A man who seemed to carry the weight of the world on his shoulders at one point is explored in “Darkest Hour.”
The movie takes place in 1940 with the German military invading countries and pushing back the forces of Great Britain and France. With new leadership needed, Winston Churchill (Gary Oldman) is brought in as a Prime Minister who is ready and willing to defend the island nation.
As Churchill enters office, he faces a massive problem with German forces surrounding the British at Dunkirk. Meanwhile, at home, Churchill has to deal with politicians including Viscount Halifax (Stephen Dillane) and Neville Chamberlain (Ronald Pickup) pushing back against the new prime minister’s plan for war and opting to negotiate with Adolf Hitler.
From a story perspective, “Darkest Hour” is rather simple in its approach. The film is more or less a build toward Churchill’s “We Shall Fight on the Beaches” speech, and it does so in a fairly by-the-books manner. An example of this is making the politics less complex than it should have been.
Chamberlain and Halifax are shown as so opposed to Churchill that there’s no grey, it’s just black and white. In fact, they even portray Chamberlain and Halifax as somewhat conniving since they want to remove Churchill from office. As a result, the political conversations seem to lack nuance.
Additionally, the movie looks too Hollywood at times. There were moments here that were blatantly romanticized.
Despite those complaints, though, “Darkest Hour” has a lot working for it. For example, despite playing things fairly straightforward when it comes to the biographical details around Churchill, the movie still captures one’s attention thanks to its ‘race against the clock’ element.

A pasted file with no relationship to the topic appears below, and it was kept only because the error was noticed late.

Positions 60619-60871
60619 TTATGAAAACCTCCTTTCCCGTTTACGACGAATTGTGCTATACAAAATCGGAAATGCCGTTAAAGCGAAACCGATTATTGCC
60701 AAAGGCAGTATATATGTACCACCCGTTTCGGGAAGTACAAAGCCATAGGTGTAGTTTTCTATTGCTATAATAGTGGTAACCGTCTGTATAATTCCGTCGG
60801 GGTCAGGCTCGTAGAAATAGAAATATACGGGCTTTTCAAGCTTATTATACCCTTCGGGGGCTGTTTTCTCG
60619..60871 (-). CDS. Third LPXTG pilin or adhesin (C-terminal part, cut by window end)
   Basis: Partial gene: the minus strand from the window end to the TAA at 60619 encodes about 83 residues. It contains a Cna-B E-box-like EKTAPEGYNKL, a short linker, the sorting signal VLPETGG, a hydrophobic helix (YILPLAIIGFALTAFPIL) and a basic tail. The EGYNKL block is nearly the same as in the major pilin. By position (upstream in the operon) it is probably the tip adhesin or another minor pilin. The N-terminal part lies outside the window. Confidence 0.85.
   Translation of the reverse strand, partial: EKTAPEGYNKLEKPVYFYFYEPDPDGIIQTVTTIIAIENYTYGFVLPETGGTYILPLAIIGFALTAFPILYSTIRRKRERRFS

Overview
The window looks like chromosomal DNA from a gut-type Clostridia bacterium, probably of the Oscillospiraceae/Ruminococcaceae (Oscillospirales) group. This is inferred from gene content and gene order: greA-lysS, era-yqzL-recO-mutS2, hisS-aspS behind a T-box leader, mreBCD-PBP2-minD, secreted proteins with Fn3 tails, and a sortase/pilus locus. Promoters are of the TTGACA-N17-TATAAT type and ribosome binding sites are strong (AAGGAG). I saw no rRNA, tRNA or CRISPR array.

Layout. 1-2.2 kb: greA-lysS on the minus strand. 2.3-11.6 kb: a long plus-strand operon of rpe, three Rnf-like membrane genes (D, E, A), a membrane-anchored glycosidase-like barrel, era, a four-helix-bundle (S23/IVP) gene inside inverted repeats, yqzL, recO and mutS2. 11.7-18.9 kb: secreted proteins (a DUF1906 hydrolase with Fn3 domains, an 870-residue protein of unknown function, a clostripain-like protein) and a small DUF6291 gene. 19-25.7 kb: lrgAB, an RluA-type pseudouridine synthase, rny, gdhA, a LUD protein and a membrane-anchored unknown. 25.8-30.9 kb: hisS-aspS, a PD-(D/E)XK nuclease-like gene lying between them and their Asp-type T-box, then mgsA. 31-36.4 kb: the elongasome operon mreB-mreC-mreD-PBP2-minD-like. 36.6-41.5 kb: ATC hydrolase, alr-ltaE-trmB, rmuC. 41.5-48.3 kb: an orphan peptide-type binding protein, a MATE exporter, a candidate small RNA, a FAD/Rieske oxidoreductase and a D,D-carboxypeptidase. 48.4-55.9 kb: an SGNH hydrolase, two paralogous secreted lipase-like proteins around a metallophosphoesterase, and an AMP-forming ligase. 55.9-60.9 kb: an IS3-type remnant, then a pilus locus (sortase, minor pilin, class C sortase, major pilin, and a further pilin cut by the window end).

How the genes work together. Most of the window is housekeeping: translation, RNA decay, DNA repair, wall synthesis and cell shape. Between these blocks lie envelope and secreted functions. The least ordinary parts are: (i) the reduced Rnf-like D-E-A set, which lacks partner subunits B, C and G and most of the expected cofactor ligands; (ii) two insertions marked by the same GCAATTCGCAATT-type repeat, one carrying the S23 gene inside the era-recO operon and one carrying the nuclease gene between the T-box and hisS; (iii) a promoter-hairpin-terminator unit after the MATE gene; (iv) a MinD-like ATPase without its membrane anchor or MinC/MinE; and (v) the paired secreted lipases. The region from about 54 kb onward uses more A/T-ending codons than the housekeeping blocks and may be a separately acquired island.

The entire film takes place during those key days of May, countries are falling to Germany and the threat is real and intense. Even France, a power during World War I, is failing, and Churchill is staring it down and not rolling over. His firm resolve in the face of the threat is entertaining and keeps a viewer fixated on what’s happening.
Coinciding with this aspect is Oldman’s Oscar-caliber performance as Churchill. The guy completely disappears into the role, adapting his mannerisms, speech and tone to what Churchill has been described as. He convincingly shows Churchill’s humor, his doubt and his strength. As a result, the best parts of the film are pinpointed to when Oldman’s Churchill does something historic, making speeches to the House of Commons being a prime example.
It’s one of those performances that you have to see, up there with other historical portrayals, such as Natalie Portman in last year’s “Jackie” or Daniel Day-Lewis in “Lincoln” from 2012.
The supporting cast has some nice pieces, too. Ben Mendelsohn is solid as King George VI and Lily James is quite charming as Churchill’s secretary Elizabeth.
In terms of characters, though, the movie could have used a few that were more layered. Halifax and Chamberlain were really the only politicians featured at length here and both were shown without having much depth, despite their motivations being clear. The film could have benefited from a direction that “Lincoln” took. In that picture, there were prominent characters such as William Seward (David Strathairn) as Lincoln’s advisor and Thaddeus Stevens (Tommy Lee Jones) as a member of Congress who gave more intrigue to the film’s political angle.
From a visual standpoint, credit must go to the makeup crew for completely transforming Oldman into Churchill. The look is flawless and makes the performance so convincing. The film’s cinematography is also on point, capturing settings such as the dim House of Commons to great effect.
Darkest Hour” has its issues, but the performance from Goodman is so good and the movie snags an audience with its recreation of those days when the Allies’ victory wasn’t a foregone conclusion. 4.1 out of 5.